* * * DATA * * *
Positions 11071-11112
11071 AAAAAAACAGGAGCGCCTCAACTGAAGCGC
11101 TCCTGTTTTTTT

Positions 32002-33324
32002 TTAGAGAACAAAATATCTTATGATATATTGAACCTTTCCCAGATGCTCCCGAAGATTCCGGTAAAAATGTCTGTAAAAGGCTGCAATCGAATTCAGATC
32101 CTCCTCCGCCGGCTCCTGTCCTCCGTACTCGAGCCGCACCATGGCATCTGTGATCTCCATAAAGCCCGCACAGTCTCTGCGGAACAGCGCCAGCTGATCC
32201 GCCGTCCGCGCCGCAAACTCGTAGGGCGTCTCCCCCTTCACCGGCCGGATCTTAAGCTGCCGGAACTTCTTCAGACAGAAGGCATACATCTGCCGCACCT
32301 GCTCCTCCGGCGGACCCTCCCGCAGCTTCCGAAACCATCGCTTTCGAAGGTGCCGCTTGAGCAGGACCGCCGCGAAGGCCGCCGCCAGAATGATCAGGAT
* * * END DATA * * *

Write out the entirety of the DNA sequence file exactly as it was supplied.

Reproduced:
Positions 11071-11112
11071 AAAAAAACAGGAGCGCCTCAACTGAAGCGC
11101 TCCTGTTTTTTT

Positions 32002-33324
32002 TTAGAGAACAAAATATCTTATGATATATTGAACCTTTCCCAGATGCTCCCGAAGATTCCGGTAAAAATGTCTGTAAAAGGCTGCAATCGAATTCAGATC
32101 CTCCTCCGCCGGCTCCTGTCCTCCGTACTCGAGCCGCACCATGGCATCTGTGATCTCCATAAAGCCCGCACAGTCTCTGCGGAACAGCGCCAGCTGATCC
32201 GCCGTCCGCGCCGCAAACTCGTAGGGCGTCTCCCCCTTCACCGGCCGGATCTTAAGCTGCCGGAACTTCTTCAGACAGAAGGCATACATCTGCCGCACCT
32301 GCTCCTCCGGCGGACCCTCCCGCAGCTTCCGAAACCATCGCTTTCGAAGGTGCCGCTTGAGCAGGACCGCCGCGAAGGCCGCCGCCAGAATGATCAGGAT